People v. Berry, 18 Cal. 3d 509 [134 Cal. Rptr. 415 556 P.2d 777], on which defendant relies, is entirely distinguishable. Admittedly in Berry, as in the instant case, there was evidence of a bitter relationship between the defendant and his wife. However, there was no evidence of a deliberate or premeditated plan of attack, as there was here. Berry killed his wife with the telephone cord in an attempt to keep her from screaming. Furthermore, our Supreme Court pointed to the testimony of both the defendant and a defense psychiatrist indicating that Berry was in the heat of passion under an uncontrollable rage (pp. 514-515).

In light of the record, we can only conclude that the trial court did not err in failing to instruct, sua sponte, on the elements of attempted manslaughter and assault with intent to commit voluntary manslaughter. (People v. Noah, 5 Cal. 3d 469, 479 [96 Cal. Rptr. 441, 487 P.2d 1009]; People v. Roberts, 51 Cal. App. 3d 125 [123 Cal. Rptr. 893].) [81 Cal. App. 3d 387]

[3a] Defendant next contends that his conviction for attempted murder (Pen. Code, § 187) cannot stand because attempted murder is necessarily included within the offense of assault with intent to commit murder (Pen. Code, § 217). [4] Where one offense is necessarily included in another, both double conviction (People v. Greer, 30 Cal. 2d 589, 597-598 [184 P.2d 512]) and double punishment are prohibited (People v. Knowles, 35 Cal. 2d 175 [217 P.2d 1]; People v. Wilson, 50 Cal. App. 3d 811 [123 Cal.Rptr. 663]). [5] An assault with intent to commit a crime necessarily embraces an attempt to commit said crime (People v. Rupp, 41 Cal. 2d 371, 382 [260 P.2d 1]).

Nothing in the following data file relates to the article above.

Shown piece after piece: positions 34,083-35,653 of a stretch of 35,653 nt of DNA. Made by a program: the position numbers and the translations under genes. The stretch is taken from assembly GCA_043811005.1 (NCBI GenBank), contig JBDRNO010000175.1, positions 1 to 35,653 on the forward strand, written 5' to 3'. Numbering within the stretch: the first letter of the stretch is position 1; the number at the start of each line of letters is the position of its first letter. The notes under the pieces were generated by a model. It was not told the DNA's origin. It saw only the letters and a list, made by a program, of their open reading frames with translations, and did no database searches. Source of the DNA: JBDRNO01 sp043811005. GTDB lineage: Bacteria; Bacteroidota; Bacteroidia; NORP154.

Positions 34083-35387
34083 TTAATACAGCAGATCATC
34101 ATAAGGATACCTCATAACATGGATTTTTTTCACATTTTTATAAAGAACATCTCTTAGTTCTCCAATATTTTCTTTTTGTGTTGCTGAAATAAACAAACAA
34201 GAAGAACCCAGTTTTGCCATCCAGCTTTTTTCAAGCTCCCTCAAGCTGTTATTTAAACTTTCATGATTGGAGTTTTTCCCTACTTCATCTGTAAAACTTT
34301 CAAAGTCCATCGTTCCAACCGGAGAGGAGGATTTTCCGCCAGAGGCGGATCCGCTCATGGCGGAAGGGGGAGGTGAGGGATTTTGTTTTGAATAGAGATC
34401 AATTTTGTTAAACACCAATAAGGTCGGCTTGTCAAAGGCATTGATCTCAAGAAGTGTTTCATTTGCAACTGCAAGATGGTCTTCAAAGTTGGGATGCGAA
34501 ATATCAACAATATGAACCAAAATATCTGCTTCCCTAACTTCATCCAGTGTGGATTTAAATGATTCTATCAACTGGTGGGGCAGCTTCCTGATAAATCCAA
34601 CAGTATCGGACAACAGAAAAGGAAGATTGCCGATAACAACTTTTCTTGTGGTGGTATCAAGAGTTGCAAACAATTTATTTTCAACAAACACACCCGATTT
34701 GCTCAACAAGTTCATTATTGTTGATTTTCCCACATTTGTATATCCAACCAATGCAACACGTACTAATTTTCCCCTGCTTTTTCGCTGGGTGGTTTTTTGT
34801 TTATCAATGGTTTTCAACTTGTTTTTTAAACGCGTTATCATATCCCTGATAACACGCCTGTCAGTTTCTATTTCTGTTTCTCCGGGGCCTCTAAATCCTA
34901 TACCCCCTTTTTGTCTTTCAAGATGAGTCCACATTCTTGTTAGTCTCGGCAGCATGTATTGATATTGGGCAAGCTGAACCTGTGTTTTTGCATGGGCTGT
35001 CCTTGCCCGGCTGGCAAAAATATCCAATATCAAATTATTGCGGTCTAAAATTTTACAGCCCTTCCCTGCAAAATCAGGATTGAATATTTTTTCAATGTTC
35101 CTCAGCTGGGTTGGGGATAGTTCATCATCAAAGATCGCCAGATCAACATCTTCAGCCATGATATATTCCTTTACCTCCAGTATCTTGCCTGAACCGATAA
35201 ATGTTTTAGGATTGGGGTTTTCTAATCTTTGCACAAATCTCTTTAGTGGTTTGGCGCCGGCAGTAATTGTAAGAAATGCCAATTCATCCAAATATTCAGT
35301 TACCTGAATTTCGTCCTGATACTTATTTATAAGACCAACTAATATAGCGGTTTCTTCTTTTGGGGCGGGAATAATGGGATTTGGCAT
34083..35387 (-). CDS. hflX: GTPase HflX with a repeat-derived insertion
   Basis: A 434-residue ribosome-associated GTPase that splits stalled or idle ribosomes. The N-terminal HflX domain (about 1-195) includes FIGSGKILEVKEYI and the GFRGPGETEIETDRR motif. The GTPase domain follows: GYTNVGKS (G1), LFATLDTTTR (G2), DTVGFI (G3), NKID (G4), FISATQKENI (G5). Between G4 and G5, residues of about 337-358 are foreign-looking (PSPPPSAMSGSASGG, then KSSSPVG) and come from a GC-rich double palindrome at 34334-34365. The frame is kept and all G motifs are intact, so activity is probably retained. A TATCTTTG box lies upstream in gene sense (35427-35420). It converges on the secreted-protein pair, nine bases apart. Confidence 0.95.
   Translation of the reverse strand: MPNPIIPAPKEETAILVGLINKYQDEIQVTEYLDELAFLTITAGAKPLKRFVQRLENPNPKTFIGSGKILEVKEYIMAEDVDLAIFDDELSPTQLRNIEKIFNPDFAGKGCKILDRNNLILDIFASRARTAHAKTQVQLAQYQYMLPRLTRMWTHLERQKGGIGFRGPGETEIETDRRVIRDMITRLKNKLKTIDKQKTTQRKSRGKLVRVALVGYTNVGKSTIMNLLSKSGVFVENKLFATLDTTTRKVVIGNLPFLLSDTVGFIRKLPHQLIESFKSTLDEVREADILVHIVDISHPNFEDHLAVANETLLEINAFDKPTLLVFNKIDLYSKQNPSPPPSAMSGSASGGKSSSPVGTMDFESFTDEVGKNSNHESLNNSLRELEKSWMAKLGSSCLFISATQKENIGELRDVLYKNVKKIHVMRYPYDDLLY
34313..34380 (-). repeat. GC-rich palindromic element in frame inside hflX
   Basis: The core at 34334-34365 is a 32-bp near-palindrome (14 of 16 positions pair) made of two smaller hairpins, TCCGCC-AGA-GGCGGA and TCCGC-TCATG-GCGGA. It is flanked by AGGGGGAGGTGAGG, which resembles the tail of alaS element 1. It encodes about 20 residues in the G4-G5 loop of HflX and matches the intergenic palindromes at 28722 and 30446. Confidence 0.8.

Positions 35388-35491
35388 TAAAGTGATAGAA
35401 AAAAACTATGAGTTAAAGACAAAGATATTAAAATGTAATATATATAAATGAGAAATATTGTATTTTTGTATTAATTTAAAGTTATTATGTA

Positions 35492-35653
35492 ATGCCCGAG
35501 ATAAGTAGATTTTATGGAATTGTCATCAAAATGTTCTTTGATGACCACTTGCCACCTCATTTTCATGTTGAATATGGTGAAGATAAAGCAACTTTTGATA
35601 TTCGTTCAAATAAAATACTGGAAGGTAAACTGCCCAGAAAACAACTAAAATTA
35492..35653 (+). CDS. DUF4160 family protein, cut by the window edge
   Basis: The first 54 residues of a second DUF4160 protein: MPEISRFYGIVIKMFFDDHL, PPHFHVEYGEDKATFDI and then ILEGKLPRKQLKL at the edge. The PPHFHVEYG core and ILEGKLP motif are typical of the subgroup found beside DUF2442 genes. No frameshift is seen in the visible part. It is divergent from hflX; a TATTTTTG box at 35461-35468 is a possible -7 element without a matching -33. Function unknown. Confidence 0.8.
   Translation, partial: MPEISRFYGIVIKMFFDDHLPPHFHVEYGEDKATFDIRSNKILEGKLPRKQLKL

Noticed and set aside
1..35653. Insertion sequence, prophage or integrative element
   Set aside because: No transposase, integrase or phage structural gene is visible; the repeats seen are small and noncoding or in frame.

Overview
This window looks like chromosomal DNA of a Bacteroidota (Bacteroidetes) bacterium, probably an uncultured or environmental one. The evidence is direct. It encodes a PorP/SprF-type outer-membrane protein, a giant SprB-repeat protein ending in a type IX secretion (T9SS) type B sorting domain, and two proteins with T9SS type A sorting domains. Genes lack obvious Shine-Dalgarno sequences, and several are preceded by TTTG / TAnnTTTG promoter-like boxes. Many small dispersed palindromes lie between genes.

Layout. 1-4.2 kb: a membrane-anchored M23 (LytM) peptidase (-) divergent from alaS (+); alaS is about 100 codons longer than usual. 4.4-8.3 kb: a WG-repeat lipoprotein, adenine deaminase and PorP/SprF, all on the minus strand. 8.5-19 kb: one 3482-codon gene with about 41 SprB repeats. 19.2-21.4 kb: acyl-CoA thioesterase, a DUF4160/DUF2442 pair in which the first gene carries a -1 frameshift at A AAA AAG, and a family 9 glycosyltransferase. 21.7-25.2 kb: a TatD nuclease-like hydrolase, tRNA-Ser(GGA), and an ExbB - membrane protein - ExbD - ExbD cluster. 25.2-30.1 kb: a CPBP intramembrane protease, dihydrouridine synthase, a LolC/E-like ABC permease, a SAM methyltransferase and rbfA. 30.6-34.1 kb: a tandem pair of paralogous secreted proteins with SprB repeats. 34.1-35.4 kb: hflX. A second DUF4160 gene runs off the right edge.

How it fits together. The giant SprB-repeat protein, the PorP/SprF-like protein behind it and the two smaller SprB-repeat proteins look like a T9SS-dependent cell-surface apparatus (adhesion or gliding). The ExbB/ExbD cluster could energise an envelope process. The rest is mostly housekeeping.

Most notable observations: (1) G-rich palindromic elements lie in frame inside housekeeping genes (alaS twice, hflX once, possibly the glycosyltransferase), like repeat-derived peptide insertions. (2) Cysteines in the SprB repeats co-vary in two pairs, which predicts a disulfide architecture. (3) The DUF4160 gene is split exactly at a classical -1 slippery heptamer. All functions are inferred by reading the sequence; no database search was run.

[3b] The People, relying on People v. Meriweather, 263 Cal. App. 2d 559 [69 Cal. Rptr. 880], argue that defendant can properly be convicted of both offenses. The holding and reasoning of the Second District in Meriweather, at page 563, was as follows: "Where, as here, an attack is made upon the person of another with a deadly weapon in such manner, coupled with the threat to kill, that it leaves no reasonable doubt that the perpetrator intended to murder his victim, the perpetrator has committed the crime of assault with intent to commit murder and has also committed the crime of attempt to murder. The crime of attempt to murder, however, does not require a violent attack with a deadly weapon upon the person of the victim, as it may be accomplished by other methods, and while simple assaults and felonious assaults are, analytically, attempts, the Legislature by statute has made them distinct offenses with specified punishments. (See 2 Witkin, Cal. Crimes (1963) § 1047(c), p. 992.) Here, the Legislature, by the enactment of section 217 of the Penal Code has made the crime of assault with intent to commit murder an offense distinct from that of attempted murder and has provided a specific punishment upon conviction thereof. Had the Legislature intended that the punishment for the crime of attempted murder should be the same as the punishment for the crime of assault with intent to commit murder it would have been a very simple matter for it to have so provided. It has not done so.